Sheltered Poncho In-Progress

I feel like I’ve been working on this poncho (Sheltered by Andrea Mowry) for a long time.

This is probably because I HAVE been working on this poncho for a long time. I’ve been knitting my long-coveted poncho (with Brooklyn Tweed’s Shelter) almost exclusively for nearly two months. All my design work has been set aside as I treat myself to a (substantial) knitting vacation*.

It’s been marvelous although perhaps nonstrategic on my part.

Although eight skeins in, I’m excited to move on to my next project (Knitting Vacation, Part 2) and starting to wonder just what I will do if this (magnificent) thing doesn’t fit. There’s nothing like knitting up more than 1,000 yards/meters of exquisite (expensive) yarn only to discover you really screwed up and selected the wrong size.

Because I’ve never done that before…

I can already tell this finish poncho is going to be SUBSTANTIAL and am slightly concerned I may feel like I am wearing the fleece of an entire sheep when I eventually put this thing on.

I guess that’s why they call a poncho a poncho.

The pattern itself is fabulous, although I’ve been humbled by it. After knitting for nearly two decades, it’s forced me to realize I don’t know how to knit.

At least I don’t know how to twist stitches.

I won’t drag you down with the technical details except to say I’ve swatched and swatched and swatched and just can’t figure it out. I can quickly twist stitches no problem when knitting in the round, but, For the Life of Me, I CANNOT efficiently twist stitches when knitting back and forth.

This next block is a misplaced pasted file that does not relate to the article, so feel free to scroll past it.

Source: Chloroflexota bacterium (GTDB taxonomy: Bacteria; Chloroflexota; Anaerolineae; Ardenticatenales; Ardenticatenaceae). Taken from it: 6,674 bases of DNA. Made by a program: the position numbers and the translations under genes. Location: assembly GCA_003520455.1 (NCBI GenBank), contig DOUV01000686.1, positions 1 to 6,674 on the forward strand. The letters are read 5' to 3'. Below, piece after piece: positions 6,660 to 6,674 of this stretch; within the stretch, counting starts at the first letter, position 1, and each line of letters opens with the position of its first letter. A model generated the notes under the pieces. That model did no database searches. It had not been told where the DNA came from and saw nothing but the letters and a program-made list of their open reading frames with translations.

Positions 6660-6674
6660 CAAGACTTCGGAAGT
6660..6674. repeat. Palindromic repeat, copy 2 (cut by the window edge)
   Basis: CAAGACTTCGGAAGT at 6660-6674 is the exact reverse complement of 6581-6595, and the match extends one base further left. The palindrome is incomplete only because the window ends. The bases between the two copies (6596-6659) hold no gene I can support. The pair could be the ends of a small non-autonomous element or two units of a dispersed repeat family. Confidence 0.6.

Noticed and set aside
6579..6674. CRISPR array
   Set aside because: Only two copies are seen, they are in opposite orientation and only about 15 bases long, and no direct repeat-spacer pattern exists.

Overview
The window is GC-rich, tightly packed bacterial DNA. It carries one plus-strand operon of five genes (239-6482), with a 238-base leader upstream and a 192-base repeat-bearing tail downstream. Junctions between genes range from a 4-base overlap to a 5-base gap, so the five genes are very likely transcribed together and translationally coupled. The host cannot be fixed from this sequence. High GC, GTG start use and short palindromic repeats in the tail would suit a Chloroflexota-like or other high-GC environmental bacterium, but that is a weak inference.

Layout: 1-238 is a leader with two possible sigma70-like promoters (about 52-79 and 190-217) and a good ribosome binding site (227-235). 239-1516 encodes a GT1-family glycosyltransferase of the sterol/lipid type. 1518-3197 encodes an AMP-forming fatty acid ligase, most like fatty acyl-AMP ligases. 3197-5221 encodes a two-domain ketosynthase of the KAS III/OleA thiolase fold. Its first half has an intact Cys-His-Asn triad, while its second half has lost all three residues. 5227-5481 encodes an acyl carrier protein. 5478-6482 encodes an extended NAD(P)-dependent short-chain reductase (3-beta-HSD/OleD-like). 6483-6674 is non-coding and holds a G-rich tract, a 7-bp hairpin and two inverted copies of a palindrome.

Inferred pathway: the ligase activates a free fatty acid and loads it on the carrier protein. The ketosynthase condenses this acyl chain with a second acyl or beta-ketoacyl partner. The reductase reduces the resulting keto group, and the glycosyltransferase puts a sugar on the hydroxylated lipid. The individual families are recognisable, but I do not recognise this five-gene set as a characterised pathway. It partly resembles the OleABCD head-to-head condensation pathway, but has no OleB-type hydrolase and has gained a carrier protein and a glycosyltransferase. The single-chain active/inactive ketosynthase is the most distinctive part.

I can knit stitches that twist to the right one row but twist to the left the next row.

And I can knit stitches that twist every other row.

I can also knit stitches that simply do not twist.

I CANNOT knit stitches that just twist every row in the same direction all the time without first picking up the stitch, flipping it over to twist it, and then knitting the darn thing. Takes forever. Sadly I have had this problem before, and it has taken me a long time to even begin to understand what in the hek is going on.

I think, but am not positive, this is because I might be a Combination Knitter.

That’s right. I don’t even know if I am or if I am not a Combination Knitter.

But I suspect I am.

This is when I wish I had a lifelong technical knitting expert super-geek living next door that can help me with this stuff. Knitting alone in the middle of nowhere with only the company of YouTube has it’s drawbacks. Nothing can replace the company of other knitters and the ol’ fashioned knitting guild. Nothing.

YouTube doesn’t really give you much when you search for why is my knitting screwed up, am I or aren’t I a combination knitter, and how to twist stitches with combination knitting (even if maybe you are not a combination knitter?*!?!???).

Trust me, I’ve tried.

How can something so easy and straightforward be so…well, difficult?

Nevertheless, I have plodded on, albeit slowly (I’d probably be long done by now if I were just working in speedy stockinette). I’ve enjoyed the slowness of it all, taking my time. Not rushing. Very unlike me but pleasant all the same.

I hope to finish the front today. The back is already done. Then there’s some seaming and cowl/hood, which I hope is knit in straight stockinette and not twisted stockinette.

Time to go read my pattern and check. Gulp.

*I believe it’s essential to knit patterns designed by others to continually learn new skills and approaches to knitting and generally broaden one’s knitterly horizons. And, to remain humble and grateful for the talent and artistry of others.

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